On the surface, the decision by Transport minister Amos Kimunya to cancel the procurement of the Sh60 billion airport expansion project would appear to have been caused by differences over technicalities. It looks as if what is in question is whether procurement rules were followed.
The stakes were high for the minister. He decided to stick his neck out, completely disregarding the opinion of the Office of the Attorney General, who had advised against cancellation of the procurement process.
The fact that the process was at an advanced stage and that the Kenya Airports Authority (KAA) was in the middle of negotiations with the financiers of the project did not matter to him.
Mr Kimunya did not want to listen to the head of the public service, Mr Francis Kimemia, who advised that a decision on cancellation be postponed until after deliberations by the Cabinet committee on infrastructure.
Clearly, strong political undercurrents were at play here. This controversy is all about politics and competition for patronage of resources by different political camps. The parties have not disagreed about what is good for the country. It is a fratricidal power struggle between different very well-connected siblings.
We must remember that large projects with massive procurement needs open huge opportunities for kickbacks and backhanders.
Stakes get higher especially as elections approach. This is the time when ministers and their well-connected allies will scramble to have large projects being signed off quickly.
Is it just a coincidence that, all of a sudden, the number of controversies surrounding large procurement deals are increasing?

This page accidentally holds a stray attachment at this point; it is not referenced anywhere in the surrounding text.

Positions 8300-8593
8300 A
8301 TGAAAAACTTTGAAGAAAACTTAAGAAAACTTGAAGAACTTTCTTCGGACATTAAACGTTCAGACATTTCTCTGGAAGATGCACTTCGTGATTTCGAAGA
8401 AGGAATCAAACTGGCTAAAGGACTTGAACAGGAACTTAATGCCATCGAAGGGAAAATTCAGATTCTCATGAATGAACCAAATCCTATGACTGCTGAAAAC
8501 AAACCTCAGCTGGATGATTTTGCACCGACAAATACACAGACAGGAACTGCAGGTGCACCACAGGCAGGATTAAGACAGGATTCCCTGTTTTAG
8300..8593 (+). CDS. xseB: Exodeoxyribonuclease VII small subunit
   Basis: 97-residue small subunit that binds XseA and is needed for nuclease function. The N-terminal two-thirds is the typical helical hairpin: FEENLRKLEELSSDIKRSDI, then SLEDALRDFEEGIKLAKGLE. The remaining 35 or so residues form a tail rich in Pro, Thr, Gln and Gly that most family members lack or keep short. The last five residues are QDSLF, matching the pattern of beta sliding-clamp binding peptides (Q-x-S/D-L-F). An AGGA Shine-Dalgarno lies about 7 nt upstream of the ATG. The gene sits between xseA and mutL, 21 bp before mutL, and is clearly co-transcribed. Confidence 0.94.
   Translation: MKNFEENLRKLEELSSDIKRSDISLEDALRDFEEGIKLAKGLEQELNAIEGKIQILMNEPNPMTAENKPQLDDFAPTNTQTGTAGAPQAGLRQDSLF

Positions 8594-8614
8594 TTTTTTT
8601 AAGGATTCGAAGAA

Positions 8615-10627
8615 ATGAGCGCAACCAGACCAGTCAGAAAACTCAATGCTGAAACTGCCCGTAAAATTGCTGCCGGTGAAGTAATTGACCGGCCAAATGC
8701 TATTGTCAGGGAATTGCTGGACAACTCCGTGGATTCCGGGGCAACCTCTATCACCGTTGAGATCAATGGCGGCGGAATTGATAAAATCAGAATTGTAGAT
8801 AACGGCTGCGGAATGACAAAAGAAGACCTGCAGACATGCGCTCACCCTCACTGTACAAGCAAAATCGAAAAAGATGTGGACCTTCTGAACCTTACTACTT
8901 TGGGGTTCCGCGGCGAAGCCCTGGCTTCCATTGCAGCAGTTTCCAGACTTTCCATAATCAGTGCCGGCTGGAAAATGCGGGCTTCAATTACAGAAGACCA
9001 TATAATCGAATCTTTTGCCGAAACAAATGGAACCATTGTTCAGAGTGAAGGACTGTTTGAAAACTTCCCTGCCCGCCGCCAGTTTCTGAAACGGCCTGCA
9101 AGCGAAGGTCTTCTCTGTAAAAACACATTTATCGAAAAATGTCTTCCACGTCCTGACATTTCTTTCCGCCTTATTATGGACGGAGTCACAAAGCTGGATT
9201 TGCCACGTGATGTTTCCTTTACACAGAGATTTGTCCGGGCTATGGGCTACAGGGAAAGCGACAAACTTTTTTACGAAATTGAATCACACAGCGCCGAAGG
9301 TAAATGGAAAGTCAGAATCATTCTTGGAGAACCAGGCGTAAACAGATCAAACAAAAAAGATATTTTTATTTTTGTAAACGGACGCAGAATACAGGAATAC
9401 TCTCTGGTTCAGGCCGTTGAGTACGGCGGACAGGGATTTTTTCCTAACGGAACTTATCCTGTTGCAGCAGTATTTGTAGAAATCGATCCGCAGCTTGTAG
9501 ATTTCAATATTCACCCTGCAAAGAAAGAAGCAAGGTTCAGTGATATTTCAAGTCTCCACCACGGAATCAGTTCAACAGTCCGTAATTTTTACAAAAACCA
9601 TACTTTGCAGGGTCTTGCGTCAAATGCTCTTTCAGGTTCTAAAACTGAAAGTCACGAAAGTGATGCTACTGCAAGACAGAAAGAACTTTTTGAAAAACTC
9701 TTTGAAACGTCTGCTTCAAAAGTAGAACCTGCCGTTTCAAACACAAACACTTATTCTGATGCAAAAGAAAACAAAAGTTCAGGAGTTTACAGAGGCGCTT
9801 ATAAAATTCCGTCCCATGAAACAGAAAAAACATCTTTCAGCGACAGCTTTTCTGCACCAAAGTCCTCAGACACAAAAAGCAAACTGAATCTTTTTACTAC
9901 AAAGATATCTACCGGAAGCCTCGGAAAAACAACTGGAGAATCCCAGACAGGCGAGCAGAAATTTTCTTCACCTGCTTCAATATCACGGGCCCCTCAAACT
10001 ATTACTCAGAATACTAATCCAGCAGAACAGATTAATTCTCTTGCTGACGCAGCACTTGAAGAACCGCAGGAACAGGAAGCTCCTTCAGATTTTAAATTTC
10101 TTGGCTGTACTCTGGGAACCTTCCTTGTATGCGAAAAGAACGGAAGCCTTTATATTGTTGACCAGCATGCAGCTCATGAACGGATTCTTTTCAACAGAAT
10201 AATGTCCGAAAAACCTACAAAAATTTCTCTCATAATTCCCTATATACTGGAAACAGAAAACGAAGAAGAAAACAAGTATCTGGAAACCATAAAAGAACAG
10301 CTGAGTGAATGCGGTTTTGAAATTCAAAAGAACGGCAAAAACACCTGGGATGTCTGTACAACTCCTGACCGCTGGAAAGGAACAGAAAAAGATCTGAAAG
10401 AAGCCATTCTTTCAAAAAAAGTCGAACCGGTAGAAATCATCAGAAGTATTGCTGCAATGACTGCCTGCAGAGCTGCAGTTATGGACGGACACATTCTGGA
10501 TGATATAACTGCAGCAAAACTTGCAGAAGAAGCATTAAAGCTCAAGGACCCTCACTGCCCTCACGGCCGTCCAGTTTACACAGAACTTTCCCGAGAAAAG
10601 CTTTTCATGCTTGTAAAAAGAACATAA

Why are the number of appeals lodged with the Public Procurement Oversight Authority increasing at such a fast rate? The other day, it was the tender for the biometric voter registration system that was cancelled.
Political undercurrents and infighting between departments in the Ministry of Immigration and Registration of Persons have made sure that the procurement of the second generation ID card has not seen the light of day.
In the Ministry of Energy, the Ministry of Finance has come out strongly to oppose a major public-private partnership deal where international oil trader Vitol wanted to construct 13 massive oil storage tanks in Nairobi to lease to the government.
I could go on and on with a list of projects that are being rushed so that they can be committed before the elections.
In future, we should insist that all projects funded by levies paid by the public be subjected to some form of public debate.
The standards of public disclosure should also be made higher. I say this because the project Mr Kimunya and his sparring partners are now fighting over will, at the end of the day, be paid for by a levy on airport users. The project is basically going to be financed through an airport tax charged to travellers.
Early this year, the minister for Finance, Mr Njeru Githae, increased airport tax by 100 per cent to make it possible for KAA to collect revenue to finance this project. What this means is that anybody who buys an air ticket out of Nairobi pays Sh3,400 for the airport expansion project.
Because users are going to pay for it, we should have subjected the terms of the loan to public discussion to allow comparisons with other sources of financing.
I have seen a copy of the agreement which the China Development Bank has offered KAA and keep wondering whether it is competitive.
Included in the terms are all manner of fees: front-end fees, advance payments, arrangement fees, and so on. Are these terms competitive?
Still, the most pertinent issue in all this is: does Kenya really need the proposed project?
In my view, the answer is a big Yes. At the rate at which Kenya Airways is expanding, the Jomo Kenyatta International Airport (JKIA) will soon start suffocating.
We must not forget that JKIA currently experiences congestion and that the national airline has been actively looking to Kilimanjaro Airport in Tanzania for some of its operations.
We need this project. However, the problem right now is that the agenda has been hijacked by groups fighting for spoils and unable to see beyond their own selfish interests.